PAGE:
A poly-*what*? In geometry classes for young learners, we focus on one-dimensional, two-dimensional, and three-dimensional shapes. They all have special properties, and polyhedrons are no different. A polyhedron is a three-dimensional shape with flat polygonal surfaces, straight edges and sharp corners (vertices). It consists of a group of polygons all connected at the edges. Some common examples include cubes, prisms, and pyramids.

Some other common three-dimensional shapes, such as cones, spheres, and cylinders, however, are not polyhedrons. They don’t have polygonal surfaces, meaning they do not have corners or edges. And in case you’re wondering, the plural of polyhedron is polyhedra or polyhedrons. Let’s take a look at what polyhedrons consist of, the different shapes and types, as well as the formula to use when looking at the relationship between the faces, edges, and vertices in a polyhedron.

## Faces, Edges, and Vertices

There are three important components of a polyhedron: faces, edges, and vertices. A face is a two-dimensional flat surface on a polyhedron, basically a polygon. An edge of a polyhedron is a line segment where two faces meet. Where two edges meet is called the vertex (or vertices for plural). Let’s use a box as an example. One flat side of a box would be called a face, while an edge of the box from one corner to the other would be called the edge, and a corner of the box would be the vertex. Now that we understand what the components of a polyhedron are, let’s get into the different shapes that a polyhedron can take.

## Shapes

The word “polyhedron” comes from the Greek words *poly *and *hedron*. “Poly” meaning many, and “hedron” meaning surface. The name of a polyhedron is dependent on the amount of faces it has. A polyhedron with 4 faces would be called a tetrahedron. A polyhedron with 5 faces would be a pentahedron, and so on. Some of these shapes are given simpler names like prism or cube, so as to lessen the confusion between them. Examples of polyhedrons include a diamond, a pyramid, a Rubik’s Cube, or a soccer ball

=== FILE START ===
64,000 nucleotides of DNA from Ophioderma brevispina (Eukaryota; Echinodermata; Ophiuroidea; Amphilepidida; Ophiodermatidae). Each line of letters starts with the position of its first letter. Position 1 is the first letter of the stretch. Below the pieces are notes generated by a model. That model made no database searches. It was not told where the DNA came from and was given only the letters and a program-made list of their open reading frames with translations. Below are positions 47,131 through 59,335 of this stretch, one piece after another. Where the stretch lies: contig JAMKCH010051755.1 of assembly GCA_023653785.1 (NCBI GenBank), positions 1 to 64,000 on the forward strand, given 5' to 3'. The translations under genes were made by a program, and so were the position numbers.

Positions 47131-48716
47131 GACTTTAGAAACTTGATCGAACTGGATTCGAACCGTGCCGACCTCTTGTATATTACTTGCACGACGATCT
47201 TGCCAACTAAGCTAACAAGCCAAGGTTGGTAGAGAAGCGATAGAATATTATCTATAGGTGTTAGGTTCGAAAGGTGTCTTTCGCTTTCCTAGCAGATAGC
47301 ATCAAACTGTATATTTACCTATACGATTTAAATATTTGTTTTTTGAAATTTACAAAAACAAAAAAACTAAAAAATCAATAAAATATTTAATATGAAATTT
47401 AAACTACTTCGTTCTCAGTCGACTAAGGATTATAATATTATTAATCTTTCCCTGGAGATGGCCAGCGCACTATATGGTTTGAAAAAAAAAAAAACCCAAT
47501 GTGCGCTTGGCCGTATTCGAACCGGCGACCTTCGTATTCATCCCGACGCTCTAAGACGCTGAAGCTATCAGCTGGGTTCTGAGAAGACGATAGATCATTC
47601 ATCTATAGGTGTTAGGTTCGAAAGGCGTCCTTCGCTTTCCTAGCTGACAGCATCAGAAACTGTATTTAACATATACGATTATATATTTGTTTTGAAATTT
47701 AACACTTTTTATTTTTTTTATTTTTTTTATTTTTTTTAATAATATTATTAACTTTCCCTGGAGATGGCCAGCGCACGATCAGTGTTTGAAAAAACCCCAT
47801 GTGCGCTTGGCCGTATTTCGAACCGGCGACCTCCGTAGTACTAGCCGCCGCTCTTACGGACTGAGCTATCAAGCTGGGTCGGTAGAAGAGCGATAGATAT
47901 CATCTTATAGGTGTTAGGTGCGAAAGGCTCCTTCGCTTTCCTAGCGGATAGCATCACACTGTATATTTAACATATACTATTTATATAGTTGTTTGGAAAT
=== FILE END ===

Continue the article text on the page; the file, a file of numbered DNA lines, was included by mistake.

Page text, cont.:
## Classifications and Types

Polyhedrons can generally be classified into three different categories: prisms, pyramids, and platonic solids. Prisms and pyramids are considered irregular polyhedrons, while platonic solids are regular polyhedrons.

### Irregular Polyhedrons

Irregular polyhedrons are those in which the faces are not congruent (or identical) to each other. A prism is a shape of which both ends are identical polygons with flat side faces (rectangles or parallelograms). A prism is named after its base, which can be a square, rectangle, triangle, or any *n*-sided polygon. A great example of this is a Toblerone chocolate bar: both ends are identical triangles, and the side faces are rectangles.

A pyramid, however, has its base as any *n*-sided polygon where all the sides are triangles that meet at a common vertex, known as the apex. Imagine, quite literally, one of the pyramids in Giza, Egypt. Pyramids can have a triangular, square, pentagonal, or rectangular-shaped base. Prisms and pyramids are irregular polyhedrons that are essentially made up of polygons with different shapes so all of their components are not the same.

### Regular Polyhedrons

Platonic solids are regular polyhedrons, meaning all their faces, edges, and angles are congruent, regular polygons, and in which the same number of faces meet at each vertex. Platonic solids that we see in day-to-day life are dice. The five regular polyhedrons are: cube, tetrahedron, regular octahedron, regular dodecahedron, and regular icosahedron.

## Euler’s Formula

The relationship between the number of faces, edges, and vertices in a polyhedron can be presented in what we call “Euler’s Formula”. That formula is F + V – E = 2. You guessed it, F stands for number of faces, V for number of vertices, and E for number of edges. If you know two out of the three values, you can solve for the third quite easily. Let’s try it.

If we have a cube with 6 faces, 8 vertices, but don’t know the number of edges, we can plug in the information to solve for “E”.

6 + 8 – E = 2 becomes

14 – E = 2, and thus

E = 12.

Therefore, we know that there are 12 edges on that cube.

## At OMC

Polyhedrons are important to recognize not only to understand geometry better but also to help young math students understand and recognize objects in our daily life. At Online Math Center, we ensure that all students leave our school with a solid education of geometry concepts such as polyhedrons. Whether it comes naturally to a student or not, we offer classes and tutoring that can assist them in strengthening their foundation in mathematics. OMC works to ensure that every student reaches or surpasses their full potential in the world of mathematics.

Contact OMC today to help ensure your child gains a solid, complete understanding of the most important mathematical concepts, like polyhedrons, by signing them up for classes that are tailored to their specific educational needs.